Sometimes I sit there and I wonder what weird committees must be sitting in Brussels wasting the money of taxpayers for issuing absurd orders. An European Union Common Agricultural Policy directive “will ban olive oil jugs and dipping bowls from restaurant tables as of 1. January 2014 for reasons of hygiene and for the protection of olive oil ,” I read in UK’s Daily Telegraph:
“The small glass jugs filled with green or gold coloured extra virgin olive oil are familiar and traditional for restaurant goers across Europe but they will be banned from 1 January 2014 after a decision taken in an obscure Brussels committee earlier this week.
From next year olive oil “presented at a restaurant table” must be in pre-packaged, factory bottles with a tamper-proof dispensing nozzle and labelling in line with EU industrial standards.
The use of classic, refillable glass jugs or glazed terracotta dipping bowls and the choice of a restaurateur to buy olive oil from a small artisan producer or family business will be outlawed.
Sam Clark, the food writer, chef and proprietor of the award winning Moro restaurant in London, told The Daily Telegraph that the ban would stop him serving his customers specially selected Spanish olive oil in dipping bowls with bread when they are seated at their table.
“This will affect us. It is about choice and freedom of choice. We buy our oil, which we have selected from a farm in Spain, to serve our customers,” he said
Mr Clark attacked the regulation as one that would kill off artisan producers and accelerate the demise in Europe of traditional ways of making and serving food, in favour of large industrial producers. “It is very upsetting. Haven’t they already done enough damage to artisan products?,” he said.
The European Commissions justification for the ban, under special Common Agriculture Policy regulations, is “hygiene” and to protect the “image of olive oil” with a measure that will benefit struggling industrial producers in Spain, Italy, Greece and Portugal.
Officials defended the ban as a protection for consumers who would know that they were getting a safe, guaranteed product with proper labelling of its origin and with tamper-proof, hygienic dispensers.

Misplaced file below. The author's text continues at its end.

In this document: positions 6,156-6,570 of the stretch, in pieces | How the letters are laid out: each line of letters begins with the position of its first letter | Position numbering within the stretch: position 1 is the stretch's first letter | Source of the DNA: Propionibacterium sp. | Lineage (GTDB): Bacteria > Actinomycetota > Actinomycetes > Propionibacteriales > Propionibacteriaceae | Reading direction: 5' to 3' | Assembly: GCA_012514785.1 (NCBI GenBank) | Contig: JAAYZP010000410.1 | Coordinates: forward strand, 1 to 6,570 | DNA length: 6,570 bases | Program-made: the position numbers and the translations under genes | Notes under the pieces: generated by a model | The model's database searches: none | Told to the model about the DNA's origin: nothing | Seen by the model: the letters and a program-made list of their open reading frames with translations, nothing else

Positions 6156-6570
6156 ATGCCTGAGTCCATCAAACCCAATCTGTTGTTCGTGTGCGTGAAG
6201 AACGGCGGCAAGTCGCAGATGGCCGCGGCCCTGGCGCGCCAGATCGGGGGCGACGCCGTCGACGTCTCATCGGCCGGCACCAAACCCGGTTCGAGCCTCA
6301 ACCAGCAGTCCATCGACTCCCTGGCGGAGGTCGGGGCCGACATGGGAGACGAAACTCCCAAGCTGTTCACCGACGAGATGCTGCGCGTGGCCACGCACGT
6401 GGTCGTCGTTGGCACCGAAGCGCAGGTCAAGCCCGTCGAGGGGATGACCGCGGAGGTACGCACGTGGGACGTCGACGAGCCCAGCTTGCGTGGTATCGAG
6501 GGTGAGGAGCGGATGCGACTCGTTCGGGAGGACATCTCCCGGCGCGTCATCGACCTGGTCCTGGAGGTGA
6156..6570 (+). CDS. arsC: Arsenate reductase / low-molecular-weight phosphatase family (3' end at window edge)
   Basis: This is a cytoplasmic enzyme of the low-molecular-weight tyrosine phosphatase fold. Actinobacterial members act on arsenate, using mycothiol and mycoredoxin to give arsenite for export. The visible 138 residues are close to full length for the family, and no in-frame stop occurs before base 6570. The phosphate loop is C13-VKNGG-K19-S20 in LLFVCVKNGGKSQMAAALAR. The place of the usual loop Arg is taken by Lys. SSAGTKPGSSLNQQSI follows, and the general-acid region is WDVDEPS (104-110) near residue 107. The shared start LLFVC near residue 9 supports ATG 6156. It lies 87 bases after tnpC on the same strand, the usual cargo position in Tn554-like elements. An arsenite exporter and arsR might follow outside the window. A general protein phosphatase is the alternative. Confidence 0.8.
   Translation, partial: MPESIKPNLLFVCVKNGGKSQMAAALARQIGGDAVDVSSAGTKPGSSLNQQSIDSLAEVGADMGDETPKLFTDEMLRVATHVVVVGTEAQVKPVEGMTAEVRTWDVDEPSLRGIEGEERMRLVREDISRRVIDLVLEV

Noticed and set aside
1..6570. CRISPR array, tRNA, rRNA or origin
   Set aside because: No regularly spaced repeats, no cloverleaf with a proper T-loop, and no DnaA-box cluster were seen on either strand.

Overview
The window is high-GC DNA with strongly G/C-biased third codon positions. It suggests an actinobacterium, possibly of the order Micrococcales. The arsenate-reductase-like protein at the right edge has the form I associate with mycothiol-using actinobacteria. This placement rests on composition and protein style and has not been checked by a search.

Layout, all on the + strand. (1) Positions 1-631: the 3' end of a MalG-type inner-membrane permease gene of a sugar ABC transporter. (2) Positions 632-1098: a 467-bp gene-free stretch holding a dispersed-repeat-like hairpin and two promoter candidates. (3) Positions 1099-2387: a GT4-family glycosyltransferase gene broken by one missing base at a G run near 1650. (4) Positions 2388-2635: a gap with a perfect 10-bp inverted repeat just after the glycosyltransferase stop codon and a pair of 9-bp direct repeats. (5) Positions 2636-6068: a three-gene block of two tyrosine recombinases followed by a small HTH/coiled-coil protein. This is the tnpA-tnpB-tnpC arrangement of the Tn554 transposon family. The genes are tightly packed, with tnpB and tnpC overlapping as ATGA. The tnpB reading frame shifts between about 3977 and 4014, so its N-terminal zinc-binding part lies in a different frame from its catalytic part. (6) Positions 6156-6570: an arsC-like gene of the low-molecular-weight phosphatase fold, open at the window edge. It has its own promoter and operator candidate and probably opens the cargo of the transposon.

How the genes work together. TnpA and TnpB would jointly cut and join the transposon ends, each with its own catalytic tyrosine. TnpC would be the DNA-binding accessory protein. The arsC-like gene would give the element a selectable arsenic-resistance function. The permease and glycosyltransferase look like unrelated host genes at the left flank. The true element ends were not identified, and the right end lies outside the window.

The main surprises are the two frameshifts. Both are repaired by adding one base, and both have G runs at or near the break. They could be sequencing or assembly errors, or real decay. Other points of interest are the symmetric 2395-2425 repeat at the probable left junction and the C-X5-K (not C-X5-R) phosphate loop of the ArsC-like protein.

“This is to guarantee the quality and authenticity of the olive oil put at the disposal of consumers. The aim is to better inform and protect consumer. We also expect hygiene to be improved too,” said an official.
The decision, which will be automatically adopted by the commission in next few days, has dismayed many officials who are concerned that a ban crafted to help industry will damage the reputation of the EU at a time of growing hostility to Brussels bureaucrats. (full story Daily Telegraph)
“Safe and guaranteed product with proper origin labelling”? But they don’t buy it..
“The choice of restaurateur to buy olive oil from a small artisan producer or family business will be outlawed”? Oh Oh Oh – I see the scheme of cracking down of small businesses in Greece spreading across Europe and thus there were the money is: in olive oil.
If EU bureaucrats were sincerely concerned about the consumers’ protection and the products’ hygiene they should also ban unpacked bread, olives, cheese and butter from restaurant and hotel tables. Also they should close down open salad bars and sandwich services. Not to mention the nasty mixed nuts offered in small bowls to accompany a drink. Do the nameless bureaucrats have any idea, how many fingers have grabbed some nuts and left the rest into an ever recycling chain?
They probably have. But in case of olive oil jugs and bowls, it seems that some large business interests seem to have done some good lobby work in Brussels.
Here in Greece, we call it “oiling” 🙂
LET’S HAVE ALL OUR FOOD WRAPPED AND PACKED EU STANDARDS! LOL
A very good point on the issue was submitted by Charlotte H. in KTG-Facebook page: ”
But the EU bureaucrats don’t mind that the Greek people have to eat salad they have collected from the garbage thanks to their policies. Where is the concern for hygiene then?”